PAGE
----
Their challenges are also translated to their children’s performances in school.
So, as we uplift poor families, the greater the achievement gap between the rich and poor in school. And that’s the second paradox.
As we confront these paradoxes, we question if our policies and approaches have run their course, and perhaps it is time to slaughter some sacred cows and take a fundamentally different approach.
It depends on which cows you are thinking of slaughtering. For some, ‘maybe’, for some the answer is ‘no’.
Paradoxes make us think hard about our challenges and our choices. But we can resolve these apparent contradictions.
You take the gender divide debate in Nordic countries. They provided more equal opportunities to men and women, but women chose not to be like men, and so there is no contradiction in both greater equality and fewer female corporate managers.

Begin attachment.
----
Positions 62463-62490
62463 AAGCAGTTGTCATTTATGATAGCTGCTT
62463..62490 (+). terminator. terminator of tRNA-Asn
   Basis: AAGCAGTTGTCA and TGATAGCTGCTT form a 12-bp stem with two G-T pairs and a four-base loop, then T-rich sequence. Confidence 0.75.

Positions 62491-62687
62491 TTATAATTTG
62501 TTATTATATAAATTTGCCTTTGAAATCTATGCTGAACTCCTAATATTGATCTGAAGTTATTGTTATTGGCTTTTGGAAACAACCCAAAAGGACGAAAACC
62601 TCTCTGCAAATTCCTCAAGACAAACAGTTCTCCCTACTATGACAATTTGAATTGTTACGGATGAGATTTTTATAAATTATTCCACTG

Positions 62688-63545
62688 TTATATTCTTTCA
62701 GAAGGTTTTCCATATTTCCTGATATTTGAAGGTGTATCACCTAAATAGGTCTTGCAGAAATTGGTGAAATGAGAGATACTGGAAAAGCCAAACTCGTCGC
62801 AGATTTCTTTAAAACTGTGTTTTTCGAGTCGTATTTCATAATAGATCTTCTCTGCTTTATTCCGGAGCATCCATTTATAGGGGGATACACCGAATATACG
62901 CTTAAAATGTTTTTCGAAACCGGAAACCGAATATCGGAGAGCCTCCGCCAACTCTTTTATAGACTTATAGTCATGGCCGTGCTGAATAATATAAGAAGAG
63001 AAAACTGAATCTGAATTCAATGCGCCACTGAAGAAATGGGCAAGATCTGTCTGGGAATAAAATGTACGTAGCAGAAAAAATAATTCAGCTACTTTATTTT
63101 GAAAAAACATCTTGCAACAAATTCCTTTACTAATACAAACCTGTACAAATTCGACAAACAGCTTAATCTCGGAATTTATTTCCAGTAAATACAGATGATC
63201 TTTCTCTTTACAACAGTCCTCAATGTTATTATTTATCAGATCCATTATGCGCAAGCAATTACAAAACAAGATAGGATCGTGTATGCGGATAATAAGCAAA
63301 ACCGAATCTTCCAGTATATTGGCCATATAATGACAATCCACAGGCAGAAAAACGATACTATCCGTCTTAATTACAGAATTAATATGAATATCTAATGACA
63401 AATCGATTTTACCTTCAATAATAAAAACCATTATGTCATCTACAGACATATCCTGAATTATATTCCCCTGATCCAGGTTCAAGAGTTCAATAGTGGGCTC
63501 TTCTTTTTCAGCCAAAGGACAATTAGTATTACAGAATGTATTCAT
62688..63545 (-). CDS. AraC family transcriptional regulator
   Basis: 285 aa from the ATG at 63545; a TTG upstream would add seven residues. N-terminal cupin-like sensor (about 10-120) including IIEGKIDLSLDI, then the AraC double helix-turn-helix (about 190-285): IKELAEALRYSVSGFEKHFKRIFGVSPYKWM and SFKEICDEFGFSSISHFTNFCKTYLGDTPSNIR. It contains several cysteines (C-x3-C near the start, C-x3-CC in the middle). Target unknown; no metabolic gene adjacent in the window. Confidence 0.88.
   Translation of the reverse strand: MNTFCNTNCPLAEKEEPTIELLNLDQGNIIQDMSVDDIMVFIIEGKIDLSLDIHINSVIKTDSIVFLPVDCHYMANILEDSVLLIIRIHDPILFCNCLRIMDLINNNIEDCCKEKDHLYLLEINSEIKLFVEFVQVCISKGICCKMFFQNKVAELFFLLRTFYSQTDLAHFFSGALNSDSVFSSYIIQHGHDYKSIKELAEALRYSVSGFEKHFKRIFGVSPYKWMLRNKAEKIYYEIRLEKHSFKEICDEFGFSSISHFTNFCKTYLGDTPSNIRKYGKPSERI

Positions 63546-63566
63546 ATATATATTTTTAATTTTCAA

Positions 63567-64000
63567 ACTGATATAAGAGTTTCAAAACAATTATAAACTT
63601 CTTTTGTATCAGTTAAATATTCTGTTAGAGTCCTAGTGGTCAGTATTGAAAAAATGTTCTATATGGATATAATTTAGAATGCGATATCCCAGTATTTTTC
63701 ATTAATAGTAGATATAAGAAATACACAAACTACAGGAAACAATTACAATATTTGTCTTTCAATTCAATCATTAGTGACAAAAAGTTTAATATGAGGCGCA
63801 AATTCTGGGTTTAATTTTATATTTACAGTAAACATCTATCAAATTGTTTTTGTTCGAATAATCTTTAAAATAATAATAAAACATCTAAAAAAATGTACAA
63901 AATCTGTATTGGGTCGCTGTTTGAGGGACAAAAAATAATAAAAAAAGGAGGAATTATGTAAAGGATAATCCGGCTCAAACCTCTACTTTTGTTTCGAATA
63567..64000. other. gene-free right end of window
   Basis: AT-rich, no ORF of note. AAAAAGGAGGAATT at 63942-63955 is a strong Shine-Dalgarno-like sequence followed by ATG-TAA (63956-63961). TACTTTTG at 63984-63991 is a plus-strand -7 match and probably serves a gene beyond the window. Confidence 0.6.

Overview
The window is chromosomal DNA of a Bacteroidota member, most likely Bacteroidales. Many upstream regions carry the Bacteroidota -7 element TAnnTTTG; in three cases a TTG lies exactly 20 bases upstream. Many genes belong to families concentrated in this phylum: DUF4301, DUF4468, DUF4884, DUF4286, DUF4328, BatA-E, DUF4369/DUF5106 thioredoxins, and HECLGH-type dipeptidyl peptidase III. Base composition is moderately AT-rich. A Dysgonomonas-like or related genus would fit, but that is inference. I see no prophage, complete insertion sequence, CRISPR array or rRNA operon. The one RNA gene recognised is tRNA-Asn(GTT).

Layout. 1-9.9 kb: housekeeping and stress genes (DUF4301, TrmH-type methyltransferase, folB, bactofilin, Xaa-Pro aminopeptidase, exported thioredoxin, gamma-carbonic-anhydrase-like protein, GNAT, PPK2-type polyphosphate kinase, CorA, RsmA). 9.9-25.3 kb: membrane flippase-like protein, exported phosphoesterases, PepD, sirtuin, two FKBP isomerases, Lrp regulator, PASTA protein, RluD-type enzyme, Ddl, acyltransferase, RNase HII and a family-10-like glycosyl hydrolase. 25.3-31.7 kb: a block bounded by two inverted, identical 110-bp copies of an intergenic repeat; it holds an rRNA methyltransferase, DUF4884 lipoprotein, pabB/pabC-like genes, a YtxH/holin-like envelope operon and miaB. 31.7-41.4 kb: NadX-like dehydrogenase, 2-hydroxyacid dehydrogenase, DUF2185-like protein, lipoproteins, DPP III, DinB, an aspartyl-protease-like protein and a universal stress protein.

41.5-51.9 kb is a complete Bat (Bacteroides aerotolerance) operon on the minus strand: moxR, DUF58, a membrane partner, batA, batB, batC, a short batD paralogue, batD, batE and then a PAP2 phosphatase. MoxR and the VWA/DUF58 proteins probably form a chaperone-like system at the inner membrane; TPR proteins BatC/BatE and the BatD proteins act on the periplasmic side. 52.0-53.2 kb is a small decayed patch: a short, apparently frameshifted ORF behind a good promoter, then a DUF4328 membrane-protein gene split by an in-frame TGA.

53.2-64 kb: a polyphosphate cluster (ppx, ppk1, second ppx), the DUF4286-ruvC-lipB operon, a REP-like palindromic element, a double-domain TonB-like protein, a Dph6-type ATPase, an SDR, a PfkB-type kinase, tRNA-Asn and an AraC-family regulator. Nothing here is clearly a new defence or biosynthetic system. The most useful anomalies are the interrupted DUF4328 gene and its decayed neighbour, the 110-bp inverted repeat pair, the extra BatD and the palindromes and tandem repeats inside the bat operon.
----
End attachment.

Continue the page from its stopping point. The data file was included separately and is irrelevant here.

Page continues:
NEVER LOSE FAITH IN MERITOCRACY
How do we deal with the two paradoxes I mentioned – that of meritocracy and that of achievement gap? Let’s start with meritocracy, which is in danger recently of becoming a dirty word.
A couple of education-related controversies arose in the US recently. The first was a law suit was filed against University of Harvard for systemic bias against Asians over the years.
It was alleged that Asians who tend to score highest in the admission tests for Harvard, they were marked down by the University on soft criteria, such as personality.
So, it’s not just Singaporeans who are ‘kiasu’ and study a lot. Asians overseas, in the US, they too study very well and aced their exams. Apparently, Harvard did this to preserve ethnic diversity in the University.